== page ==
WASHINGTON, DC – Fully 85% of American adults use the internet or cell phones – and most use both. Many also have broadband connections, digital cameras and video game systems. Yet the proportion of adults who exploit the connectivity, the capacity for self expression, and the interactivity of modern information technology is a modest 8%. Fully half of adults have a more distant or non-existent relationship to modern information technology. Some of this diffidence is driven by people’s concerns about information overload; some is related to people’s sense that their gadgets have more capacity than users can master; some is connected to people’s sense that things like blogging and creating home-brew videos for YouTube is not for them; and some is rooted in people’s inability to afford or their unwillingness to buy the gear that would bring them into the digital age. These findings come from the Pew Internet Project’s typology of information and communication technology (ICT) users. The typology categorizes Americans based on the amount of ICTs they possess, how they use them, and their attitudes about the role of ICTs are in their lives. Ten separate groups emerge in the typology. Some of the most interesting cohorts are composed of people who own and operate high-tech tools, but aren’t necessarily wild about the role that gadgets play in their lives.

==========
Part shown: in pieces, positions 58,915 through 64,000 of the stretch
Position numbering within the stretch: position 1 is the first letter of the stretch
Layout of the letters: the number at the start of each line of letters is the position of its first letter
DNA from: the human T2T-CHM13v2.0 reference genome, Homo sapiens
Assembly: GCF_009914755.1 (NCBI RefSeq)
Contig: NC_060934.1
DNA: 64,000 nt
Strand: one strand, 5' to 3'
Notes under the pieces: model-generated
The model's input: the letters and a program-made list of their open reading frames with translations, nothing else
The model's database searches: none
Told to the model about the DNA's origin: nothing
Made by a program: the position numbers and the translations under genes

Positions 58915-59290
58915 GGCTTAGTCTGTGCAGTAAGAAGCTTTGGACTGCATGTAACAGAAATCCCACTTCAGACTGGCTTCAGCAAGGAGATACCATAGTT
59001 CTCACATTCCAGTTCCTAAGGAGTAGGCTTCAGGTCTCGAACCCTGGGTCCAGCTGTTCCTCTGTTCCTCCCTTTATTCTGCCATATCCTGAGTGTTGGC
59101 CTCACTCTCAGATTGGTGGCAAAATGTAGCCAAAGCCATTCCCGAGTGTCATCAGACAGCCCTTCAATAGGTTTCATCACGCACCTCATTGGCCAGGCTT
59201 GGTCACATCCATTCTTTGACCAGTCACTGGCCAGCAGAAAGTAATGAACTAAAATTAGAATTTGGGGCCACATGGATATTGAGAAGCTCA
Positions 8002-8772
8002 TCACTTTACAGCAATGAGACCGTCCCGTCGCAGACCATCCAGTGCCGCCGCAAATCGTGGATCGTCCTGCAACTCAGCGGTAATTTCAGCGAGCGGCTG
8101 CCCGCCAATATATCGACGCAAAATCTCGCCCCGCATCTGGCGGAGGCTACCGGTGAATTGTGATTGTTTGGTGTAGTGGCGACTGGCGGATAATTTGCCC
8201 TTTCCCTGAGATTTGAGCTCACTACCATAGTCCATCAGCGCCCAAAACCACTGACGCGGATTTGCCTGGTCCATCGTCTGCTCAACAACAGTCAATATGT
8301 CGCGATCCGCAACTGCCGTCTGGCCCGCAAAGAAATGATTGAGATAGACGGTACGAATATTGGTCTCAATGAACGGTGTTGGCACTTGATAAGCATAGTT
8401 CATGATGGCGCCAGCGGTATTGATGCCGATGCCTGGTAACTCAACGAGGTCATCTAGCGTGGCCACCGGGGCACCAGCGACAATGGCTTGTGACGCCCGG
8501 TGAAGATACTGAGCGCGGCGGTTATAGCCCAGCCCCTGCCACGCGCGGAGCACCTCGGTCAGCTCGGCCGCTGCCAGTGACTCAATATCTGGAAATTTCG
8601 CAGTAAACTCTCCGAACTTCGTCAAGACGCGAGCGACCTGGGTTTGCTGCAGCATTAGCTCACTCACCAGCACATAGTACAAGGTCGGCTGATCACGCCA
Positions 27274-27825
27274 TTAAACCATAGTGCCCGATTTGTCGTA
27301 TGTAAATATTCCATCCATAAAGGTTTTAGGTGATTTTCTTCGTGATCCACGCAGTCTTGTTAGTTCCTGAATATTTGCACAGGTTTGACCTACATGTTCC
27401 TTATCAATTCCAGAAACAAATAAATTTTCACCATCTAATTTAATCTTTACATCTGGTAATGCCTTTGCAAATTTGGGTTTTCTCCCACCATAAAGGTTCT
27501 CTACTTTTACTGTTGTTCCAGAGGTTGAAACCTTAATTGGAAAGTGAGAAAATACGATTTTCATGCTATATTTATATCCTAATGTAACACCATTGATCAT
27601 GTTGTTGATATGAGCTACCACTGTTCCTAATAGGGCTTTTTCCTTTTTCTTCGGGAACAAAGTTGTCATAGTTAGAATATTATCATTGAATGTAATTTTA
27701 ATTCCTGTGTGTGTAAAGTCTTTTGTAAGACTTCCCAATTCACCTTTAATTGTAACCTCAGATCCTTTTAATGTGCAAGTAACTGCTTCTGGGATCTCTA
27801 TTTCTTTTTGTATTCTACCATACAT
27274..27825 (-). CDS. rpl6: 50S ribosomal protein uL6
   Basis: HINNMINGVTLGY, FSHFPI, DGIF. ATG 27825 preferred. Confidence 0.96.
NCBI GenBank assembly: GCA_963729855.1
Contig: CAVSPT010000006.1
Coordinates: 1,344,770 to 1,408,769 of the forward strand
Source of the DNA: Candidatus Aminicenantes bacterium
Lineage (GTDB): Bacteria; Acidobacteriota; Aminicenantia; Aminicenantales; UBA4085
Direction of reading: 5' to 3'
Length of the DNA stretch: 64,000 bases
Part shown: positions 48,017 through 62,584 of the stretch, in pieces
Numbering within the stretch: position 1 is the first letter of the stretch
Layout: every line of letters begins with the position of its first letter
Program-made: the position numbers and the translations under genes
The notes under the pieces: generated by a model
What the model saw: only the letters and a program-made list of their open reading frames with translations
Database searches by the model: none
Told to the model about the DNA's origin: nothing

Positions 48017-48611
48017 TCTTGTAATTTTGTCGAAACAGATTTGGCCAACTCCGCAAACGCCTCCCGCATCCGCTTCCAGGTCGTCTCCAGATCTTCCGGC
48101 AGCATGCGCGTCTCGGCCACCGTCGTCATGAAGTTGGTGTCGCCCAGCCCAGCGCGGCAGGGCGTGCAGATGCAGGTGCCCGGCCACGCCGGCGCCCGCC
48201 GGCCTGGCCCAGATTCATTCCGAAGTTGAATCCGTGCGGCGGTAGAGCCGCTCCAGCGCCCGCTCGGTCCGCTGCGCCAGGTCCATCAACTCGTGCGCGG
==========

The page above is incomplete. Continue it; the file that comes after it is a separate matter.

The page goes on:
“Two groups of technology users have a kind of ‘tech-gadget’ remorse,” noted John B. Horrigan, Associate Director at the Pew Internet Project and author of the report. “They have more than a fair share of digital appliances. But they aren’t all that satisfied with the flood of information or pervasive connectivity comes along with these communication goods and services.” One of the groups – Lackluster Veterans who make up 8% of the adult population – contains long-time and frequent online users who don’t like the extra availability that comes with ICTs. The other group – the Connected but Hassled who comprise 10% of the population – expresses worries about information overload and doesn’t see ICTs helping their personal productivity. At the same time, there are other groups that highly prize the things that information technologies do for them, even if they don’t adopt every new Web 2.0 application for creative expression that emerges or upgrade their gadgets every time a new feature comes on the market. “Some of the earliest adopters of the internet and cell phones still love the things that drew them into this new universe a decade or more ago and they have happily evolved in their use since then,” Horrigan said. “They live their lives on email; can’t imagine life without a smart phone; download songs to their MP3 players; and howl at online amateur videos. They don’t necessarily have a blog or tag photos on a Flickr account, but they say it would be very hard to give up any of their digital goodies.” He noted, too, that 8% of Americans, labeled Omnivores, constitute the group who are by any measure deeply involved with Web 2.0 activities, such as blogging, sharing creations online, or remixing digital content.